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Volume 8 Supplement 2

Frontiers of Retrovirology 2011

  • Oral presentation
  • Open Access

HIV, cyclophilins and nuclear entry: going under the radar

  • 1
Retrovirology20118 (Suppl 2) :O7

https://doi.org/10.1186/1742-4690-8-S2-O7

  • Published:

Keywords

  • Cyclosporine
  • Gene Density
  • Nuclear Pore Complex
  • Nuclear Entry
  • Import Machinery

Lentiviruses such as HIV-1 traverse nuclear pore complexes (NPC) and infect terminally differentiated non-dividing cells, but how they do this is unclear. Here we define a pathway involving direct interaction between HIV-1 capsid (CA) and cytoplasmicCyclophilinA (CypA), and the nuclear pore cyclophilin Nup358/RanBP2. We show that these interactionsare essential for integration targeting and replication in primary human macrophages. In contrast to CypA Nup358 cyclophilin is insensitive to inhibition with cyclosporine. Inhibition of CypAusing cyclosporine or depletion of CypA levels by RNAi forces HIV-1 to enter the nucleus independently of Nup358 and the nuclear basket protein Nup153, suggesting that CypA regulates the choice of the nuclear import machinery that is engaged by the virus. Substitutions in capsid modulating CypA/Nup358 interactions switch integration into higher or lower gene density regions. HIV-1 cyclophilin-binding mutants CA G89V, P90A, or chimaeric HIV-1 containing SIVmac CA integrate in genomic areas of high gene density and activity, phenocopying integration of wild type virus in the presence of cyclosporine. In contrast, HIV-1 CA mutants that neither use Nup358 nor transportin 3 (CA N74D, N57A) integrate in genomic areas of low gene density and activity. Importantly, both groups of CA mutants are impaired in replication in HelLa cells and human monocyte derived macrophages. Our findings illustrate how HIV-1 engagescyclophilins to select a nuclear entry pathway required for integration into preferred genomic loci important for optimal proviral gene expression and replication and provide insight into lentiviral conservation of cyclophilin interactions.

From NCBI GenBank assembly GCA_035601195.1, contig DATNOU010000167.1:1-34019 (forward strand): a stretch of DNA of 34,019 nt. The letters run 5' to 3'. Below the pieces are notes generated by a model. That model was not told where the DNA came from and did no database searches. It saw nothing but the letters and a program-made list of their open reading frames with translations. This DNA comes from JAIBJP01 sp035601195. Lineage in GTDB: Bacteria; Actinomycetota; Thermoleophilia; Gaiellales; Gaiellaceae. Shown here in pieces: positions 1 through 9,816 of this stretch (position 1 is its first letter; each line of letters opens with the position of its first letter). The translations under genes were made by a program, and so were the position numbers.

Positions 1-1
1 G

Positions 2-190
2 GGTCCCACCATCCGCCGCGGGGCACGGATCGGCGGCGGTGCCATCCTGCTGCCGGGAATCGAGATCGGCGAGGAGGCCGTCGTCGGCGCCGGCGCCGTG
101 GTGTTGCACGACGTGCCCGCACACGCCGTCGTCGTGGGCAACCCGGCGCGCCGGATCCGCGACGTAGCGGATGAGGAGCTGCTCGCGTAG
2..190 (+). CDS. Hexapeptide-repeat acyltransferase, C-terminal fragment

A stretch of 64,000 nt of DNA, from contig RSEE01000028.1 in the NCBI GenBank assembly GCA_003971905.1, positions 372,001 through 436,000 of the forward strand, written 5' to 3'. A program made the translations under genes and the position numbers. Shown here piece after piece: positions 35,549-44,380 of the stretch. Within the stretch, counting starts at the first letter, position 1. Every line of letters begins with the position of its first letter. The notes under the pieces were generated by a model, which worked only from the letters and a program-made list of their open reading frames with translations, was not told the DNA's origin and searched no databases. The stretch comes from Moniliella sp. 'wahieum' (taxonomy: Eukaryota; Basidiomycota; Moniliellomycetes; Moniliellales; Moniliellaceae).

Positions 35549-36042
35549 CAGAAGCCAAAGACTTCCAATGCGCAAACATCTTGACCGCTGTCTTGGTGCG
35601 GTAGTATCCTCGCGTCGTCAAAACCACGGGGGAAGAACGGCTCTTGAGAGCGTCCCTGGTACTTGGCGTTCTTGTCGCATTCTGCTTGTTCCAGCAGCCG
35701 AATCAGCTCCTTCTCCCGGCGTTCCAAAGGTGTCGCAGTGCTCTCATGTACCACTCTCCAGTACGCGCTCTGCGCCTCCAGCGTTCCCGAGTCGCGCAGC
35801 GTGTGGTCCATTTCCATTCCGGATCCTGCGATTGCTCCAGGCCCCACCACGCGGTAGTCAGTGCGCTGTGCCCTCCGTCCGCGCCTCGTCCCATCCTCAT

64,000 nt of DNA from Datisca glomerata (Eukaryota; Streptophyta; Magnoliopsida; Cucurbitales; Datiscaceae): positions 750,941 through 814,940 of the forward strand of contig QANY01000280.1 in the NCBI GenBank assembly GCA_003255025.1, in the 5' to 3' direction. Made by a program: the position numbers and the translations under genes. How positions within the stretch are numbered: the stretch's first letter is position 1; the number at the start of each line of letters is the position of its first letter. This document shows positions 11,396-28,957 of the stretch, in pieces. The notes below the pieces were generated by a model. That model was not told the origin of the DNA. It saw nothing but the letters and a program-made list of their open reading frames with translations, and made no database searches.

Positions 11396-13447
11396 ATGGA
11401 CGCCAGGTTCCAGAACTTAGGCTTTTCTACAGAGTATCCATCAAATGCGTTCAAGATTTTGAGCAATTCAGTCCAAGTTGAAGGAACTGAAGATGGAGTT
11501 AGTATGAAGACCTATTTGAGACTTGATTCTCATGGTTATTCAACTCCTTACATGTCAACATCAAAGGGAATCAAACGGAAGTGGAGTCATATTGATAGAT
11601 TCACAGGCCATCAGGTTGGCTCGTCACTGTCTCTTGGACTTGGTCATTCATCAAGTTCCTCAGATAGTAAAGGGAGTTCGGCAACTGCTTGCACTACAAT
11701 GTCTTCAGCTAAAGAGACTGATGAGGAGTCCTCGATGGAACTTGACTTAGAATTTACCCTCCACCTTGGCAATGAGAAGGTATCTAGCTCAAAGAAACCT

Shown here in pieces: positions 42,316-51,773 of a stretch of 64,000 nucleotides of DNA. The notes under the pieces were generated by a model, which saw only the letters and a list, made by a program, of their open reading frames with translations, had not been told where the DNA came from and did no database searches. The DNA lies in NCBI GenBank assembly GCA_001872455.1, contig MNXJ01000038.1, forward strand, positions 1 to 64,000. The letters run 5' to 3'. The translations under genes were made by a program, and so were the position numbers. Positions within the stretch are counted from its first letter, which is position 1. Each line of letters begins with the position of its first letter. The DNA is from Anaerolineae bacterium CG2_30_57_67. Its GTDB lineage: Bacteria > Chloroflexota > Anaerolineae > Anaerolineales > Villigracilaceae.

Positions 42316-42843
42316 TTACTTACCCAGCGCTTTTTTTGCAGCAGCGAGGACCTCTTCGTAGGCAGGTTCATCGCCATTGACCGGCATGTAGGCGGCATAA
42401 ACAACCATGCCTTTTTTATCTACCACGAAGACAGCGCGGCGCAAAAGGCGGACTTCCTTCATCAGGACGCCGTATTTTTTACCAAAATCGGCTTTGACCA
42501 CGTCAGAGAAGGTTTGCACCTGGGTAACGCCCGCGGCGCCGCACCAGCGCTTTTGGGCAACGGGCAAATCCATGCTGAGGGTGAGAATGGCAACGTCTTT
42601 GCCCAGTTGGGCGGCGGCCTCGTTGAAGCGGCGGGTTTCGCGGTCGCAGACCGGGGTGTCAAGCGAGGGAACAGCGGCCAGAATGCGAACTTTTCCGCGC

Authors’ Affiliations

(1)
University College London, UK

Copyright

© Towers; licensee BioMed Central Ltd. 2011

This article is published under license to BioMed Central Ltd. This is an open access article distributed under the terms of the Creative Commons Attribution License (http://creativecommons.org/licenses/by/2.0), which permits unrestricted use, distribution, and reproduction in any medium, provided the original work is properly cited.

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